All business open to the public with more than 15 employees must create premises that have accessibility for disabled people. Think about wide doors and ramps to accommodate persons in wheelchairs. Consider adding railings in places where the floors do not match in height, causing a person to have to step up or step down. Check the local codes for recommendations. Do not forget about restrooms having access for people with disabilities. Federal law mandates it, and sometimes years down the road, a facility can get hit with a fine for noncompliance. Make these changes upfront and determine who pays for them.

Types of Commercial Lease Agreements

In most cases, warehouses, industrial space, and office buildings use the commercial lease agreement. Individuals, groups, or other business enterprises can become tenants. The commercial lease defines those in broad categories.

  • Office Space – Located in the same building, either actual rooms or cubicles housing various professions and differing trades make up office space. Professional trades such as telecommunications, accounting, medical, or law firms, etc commonly use this structure.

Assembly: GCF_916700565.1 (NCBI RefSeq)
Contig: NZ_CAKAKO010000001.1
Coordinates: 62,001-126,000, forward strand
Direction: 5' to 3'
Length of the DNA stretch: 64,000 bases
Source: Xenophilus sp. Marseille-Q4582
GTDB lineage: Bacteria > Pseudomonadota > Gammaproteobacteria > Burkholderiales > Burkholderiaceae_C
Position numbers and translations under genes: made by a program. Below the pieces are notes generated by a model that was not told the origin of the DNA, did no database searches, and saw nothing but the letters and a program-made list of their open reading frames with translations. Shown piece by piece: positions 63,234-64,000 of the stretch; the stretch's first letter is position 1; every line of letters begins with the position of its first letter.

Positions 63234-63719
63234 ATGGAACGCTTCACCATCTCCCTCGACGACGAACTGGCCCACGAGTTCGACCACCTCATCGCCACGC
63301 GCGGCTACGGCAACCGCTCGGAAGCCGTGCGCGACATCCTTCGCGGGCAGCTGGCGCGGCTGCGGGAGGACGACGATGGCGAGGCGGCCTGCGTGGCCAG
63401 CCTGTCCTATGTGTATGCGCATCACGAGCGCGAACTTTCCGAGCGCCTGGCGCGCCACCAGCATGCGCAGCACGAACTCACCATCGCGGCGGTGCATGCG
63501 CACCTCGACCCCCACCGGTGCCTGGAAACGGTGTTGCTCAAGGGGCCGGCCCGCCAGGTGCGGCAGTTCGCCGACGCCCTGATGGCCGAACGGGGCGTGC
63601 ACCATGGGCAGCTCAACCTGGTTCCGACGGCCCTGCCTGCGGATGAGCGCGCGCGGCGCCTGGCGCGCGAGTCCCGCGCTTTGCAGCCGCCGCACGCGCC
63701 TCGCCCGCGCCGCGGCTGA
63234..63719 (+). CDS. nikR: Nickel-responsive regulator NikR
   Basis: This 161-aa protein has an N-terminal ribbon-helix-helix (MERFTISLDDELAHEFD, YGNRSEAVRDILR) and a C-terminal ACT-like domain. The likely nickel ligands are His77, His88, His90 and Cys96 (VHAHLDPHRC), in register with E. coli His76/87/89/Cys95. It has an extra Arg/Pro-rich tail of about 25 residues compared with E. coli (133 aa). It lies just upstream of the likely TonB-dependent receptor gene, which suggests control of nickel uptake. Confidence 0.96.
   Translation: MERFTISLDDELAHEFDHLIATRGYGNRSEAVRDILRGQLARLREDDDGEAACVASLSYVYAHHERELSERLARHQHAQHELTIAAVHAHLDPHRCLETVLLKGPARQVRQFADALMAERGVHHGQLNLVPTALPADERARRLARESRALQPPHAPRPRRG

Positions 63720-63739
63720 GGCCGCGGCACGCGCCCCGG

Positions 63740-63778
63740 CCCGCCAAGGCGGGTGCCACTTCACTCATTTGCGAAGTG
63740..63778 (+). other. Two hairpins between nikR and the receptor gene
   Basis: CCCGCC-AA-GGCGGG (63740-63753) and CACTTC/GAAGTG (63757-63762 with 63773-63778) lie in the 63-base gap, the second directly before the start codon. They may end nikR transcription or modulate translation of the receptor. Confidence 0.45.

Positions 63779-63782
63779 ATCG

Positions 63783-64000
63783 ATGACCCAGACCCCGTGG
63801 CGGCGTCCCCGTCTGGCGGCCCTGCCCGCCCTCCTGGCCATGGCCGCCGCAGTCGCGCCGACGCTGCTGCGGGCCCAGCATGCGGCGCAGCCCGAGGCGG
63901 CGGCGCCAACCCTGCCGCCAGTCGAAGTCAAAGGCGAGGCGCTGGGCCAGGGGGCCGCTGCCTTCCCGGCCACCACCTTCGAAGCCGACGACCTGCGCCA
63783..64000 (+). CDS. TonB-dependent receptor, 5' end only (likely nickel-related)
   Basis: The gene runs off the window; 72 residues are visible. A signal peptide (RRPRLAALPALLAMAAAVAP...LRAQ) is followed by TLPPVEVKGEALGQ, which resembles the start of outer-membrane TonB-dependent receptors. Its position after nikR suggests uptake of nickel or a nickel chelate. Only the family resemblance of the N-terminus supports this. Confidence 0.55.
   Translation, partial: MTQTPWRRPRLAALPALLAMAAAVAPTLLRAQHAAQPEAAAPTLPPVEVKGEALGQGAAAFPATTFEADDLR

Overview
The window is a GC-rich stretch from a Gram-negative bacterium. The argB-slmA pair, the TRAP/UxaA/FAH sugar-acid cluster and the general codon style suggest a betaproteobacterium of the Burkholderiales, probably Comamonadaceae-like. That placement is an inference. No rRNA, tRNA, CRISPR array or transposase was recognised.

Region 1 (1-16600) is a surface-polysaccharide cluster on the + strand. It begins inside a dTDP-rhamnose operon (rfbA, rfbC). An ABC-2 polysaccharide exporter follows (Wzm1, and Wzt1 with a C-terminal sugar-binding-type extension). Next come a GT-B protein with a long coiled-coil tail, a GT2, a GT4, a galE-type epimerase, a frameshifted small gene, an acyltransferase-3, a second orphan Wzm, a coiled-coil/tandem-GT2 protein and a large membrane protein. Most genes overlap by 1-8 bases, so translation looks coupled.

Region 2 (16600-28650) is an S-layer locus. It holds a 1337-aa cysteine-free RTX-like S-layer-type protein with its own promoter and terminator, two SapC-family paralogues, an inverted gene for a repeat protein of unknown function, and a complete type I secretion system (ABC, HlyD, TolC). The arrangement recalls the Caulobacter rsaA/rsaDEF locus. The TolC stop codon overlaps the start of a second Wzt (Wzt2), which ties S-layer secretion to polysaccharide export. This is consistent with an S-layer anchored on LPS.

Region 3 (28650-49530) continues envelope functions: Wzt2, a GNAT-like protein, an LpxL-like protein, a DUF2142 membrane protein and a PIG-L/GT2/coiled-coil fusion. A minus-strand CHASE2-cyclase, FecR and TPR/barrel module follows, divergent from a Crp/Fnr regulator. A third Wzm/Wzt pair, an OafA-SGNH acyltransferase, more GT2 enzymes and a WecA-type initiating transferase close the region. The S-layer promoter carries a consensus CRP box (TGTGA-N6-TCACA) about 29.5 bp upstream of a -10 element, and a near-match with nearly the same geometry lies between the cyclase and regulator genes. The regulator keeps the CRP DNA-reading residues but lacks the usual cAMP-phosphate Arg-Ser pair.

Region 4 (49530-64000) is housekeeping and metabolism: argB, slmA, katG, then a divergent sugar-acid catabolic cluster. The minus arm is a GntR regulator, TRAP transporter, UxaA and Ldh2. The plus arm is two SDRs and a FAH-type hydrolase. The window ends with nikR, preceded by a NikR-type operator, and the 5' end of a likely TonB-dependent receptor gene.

• Retail and Restaurant Space – Located in buildings or as a stand-alone building, this structure houses shopping centers, strip malls, and regular malls. Classified as fast food restaurants, specialty eateries, chain stores, independents, or clothing stores, it serves the public and often becomes part of the branding.
  • Industrial Space – Mostly related to manufacturing, it often appears as a warehouse. Businesses needing storage space, buildings to house manufacturing equipment, or factories make up industrial space.
  • Specialized Spaces – Other commercial space that uses a commercial lease consists of medical clinics and hotels.

Commercial Property and Landlord Responsibility